Romney 2012, vs. Obama 2008

February 26, 2012

It’s not really a fair comparison, is it?  In 2008, Sen. Barack Obama was in a hotly contested race for the Democratic nomination to be president.  His team worked to get the crowds out, at a rally before Super Tuesday.

In 2012, it’s former Gov. Mitt Romney who is in a hotly-contested race for the nomination — but of the GOP, not the Democrats.  So it’s not really a fair comparison, Democrats against Republicans, just before Super Tuesday, is it?

Still, we see these two photos making the rounds.  These two photos were taken four years and 20 days apart:

Romney vs. Obama, gate in Detroit (from

Political rallies for presidential candidates, in Detroit, Michigan, 2012, and Hartford, Connecticut, 2008

Oh, that’s not straight up, is it. One was in Detroit, the other in Hartford.  Okay, let’s compare Detroit rallies.  Here’s Mitt Romney in Detroit:

And here is Obama in Detroit in 2008, in Joe Louis Arena:

If you’re a red-blooded American, you’ll find Obama’s speech in Detroit frustrating, in retrospect.  Where Obama said America can’t wait to solve problems, Republicans since then have said “Yes, We Can Wait,” and they’ve frustrated action to fix so many problems.   We’ve lost so much time.

Religion and the presidential campaign . . . what is a Christian?

February 26, 2012


Of course, C. S. Lewis was a Brit, and Britain is close to Europe — heck he’s almost a Frenchman, and Russian communists used to like to go to Paris.  On one of those hooks, Obama bashers will hang their refusal to agree with Martin Bashir.

Quote of the moment, Daniel Boorstin channels Kin Hubbard: Pretension to knowledge more dangerous than ignorance

February 26, 2012

Daniel Boorstin, Librarian of Congress, Information Bulletin January 2003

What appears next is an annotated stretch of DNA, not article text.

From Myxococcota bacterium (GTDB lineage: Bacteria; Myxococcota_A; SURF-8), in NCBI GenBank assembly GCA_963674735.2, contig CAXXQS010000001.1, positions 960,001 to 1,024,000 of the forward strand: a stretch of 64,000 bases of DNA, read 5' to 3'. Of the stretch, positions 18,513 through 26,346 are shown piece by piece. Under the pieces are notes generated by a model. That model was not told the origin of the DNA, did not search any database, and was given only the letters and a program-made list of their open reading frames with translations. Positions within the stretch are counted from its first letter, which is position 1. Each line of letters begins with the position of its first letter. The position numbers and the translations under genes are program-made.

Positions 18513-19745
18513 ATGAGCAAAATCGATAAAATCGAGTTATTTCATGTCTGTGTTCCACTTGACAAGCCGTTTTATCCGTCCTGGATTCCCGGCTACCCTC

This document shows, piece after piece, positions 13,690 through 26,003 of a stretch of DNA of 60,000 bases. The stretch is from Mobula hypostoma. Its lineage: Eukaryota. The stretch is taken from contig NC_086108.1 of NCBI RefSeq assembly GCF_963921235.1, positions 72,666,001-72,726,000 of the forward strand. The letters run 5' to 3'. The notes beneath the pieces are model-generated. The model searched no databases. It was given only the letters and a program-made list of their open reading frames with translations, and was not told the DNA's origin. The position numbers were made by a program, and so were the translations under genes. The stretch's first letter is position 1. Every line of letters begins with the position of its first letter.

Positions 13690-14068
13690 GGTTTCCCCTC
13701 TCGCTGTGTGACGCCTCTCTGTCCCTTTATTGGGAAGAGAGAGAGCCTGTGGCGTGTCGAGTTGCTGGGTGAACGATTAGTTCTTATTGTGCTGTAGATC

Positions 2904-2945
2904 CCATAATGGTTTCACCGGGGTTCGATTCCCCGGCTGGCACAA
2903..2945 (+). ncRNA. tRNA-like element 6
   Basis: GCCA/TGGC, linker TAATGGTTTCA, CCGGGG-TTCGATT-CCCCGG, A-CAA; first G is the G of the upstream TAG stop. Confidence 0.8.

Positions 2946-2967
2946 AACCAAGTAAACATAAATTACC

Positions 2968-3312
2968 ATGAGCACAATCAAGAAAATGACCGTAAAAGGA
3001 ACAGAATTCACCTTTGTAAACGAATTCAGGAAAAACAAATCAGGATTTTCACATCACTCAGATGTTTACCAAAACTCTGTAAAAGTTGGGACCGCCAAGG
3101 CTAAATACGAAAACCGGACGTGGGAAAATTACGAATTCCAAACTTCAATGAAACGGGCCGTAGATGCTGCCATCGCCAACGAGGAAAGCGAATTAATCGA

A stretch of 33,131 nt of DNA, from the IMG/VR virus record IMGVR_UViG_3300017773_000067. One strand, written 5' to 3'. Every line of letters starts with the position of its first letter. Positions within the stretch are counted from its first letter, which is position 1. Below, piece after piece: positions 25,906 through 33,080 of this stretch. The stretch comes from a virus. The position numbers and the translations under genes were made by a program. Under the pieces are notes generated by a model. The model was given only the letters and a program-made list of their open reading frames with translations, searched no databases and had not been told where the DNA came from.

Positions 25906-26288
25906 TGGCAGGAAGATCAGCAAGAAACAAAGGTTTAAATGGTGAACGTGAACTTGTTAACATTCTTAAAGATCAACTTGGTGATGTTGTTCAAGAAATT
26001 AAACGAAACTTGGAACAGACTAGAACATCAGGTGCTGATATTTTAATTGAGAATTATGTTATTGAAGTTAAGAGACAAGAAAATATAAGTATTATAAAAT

Daniel Boorstin, Librarian of Congress, Information Bulletin January 2003

In an earlier post I asked about the origins of this quote, and a reader capable of searching well gave us a good enough citation:   Daniel Boorstin, the late historian and former Librarian of Congress, wrote:

I have observed that the world has suffered far less from ignorance than from pretensions to knowledge. It is not skeptics or explorers but fanatics and ideologues who menace decency and progress. No agnostic ever burned anyone at the stake or tortured a pagan, a heretic, or an unbeliever.

Boorstin wrote that in an essay in  a book published in 1990, “The Amateur Spirit,” in the update of 1935’s Living Philosophies (edited by Clifton Fadiman).  You can see a more complete version of the quote here.

Isn’t that eerily similar to Kin Hubbard’s observation?  From Boorstin, the former Librarian of Congress, it carries the heft of more academic language than Hubbard’s version, but it clearly echoes the idea, doesn’t it?

Below the fold, the statement in greater context of the duty of historians.

Tip of the old scrub brush to j a higginbotham.

Read the rest of this entry »

%d bloggers like this: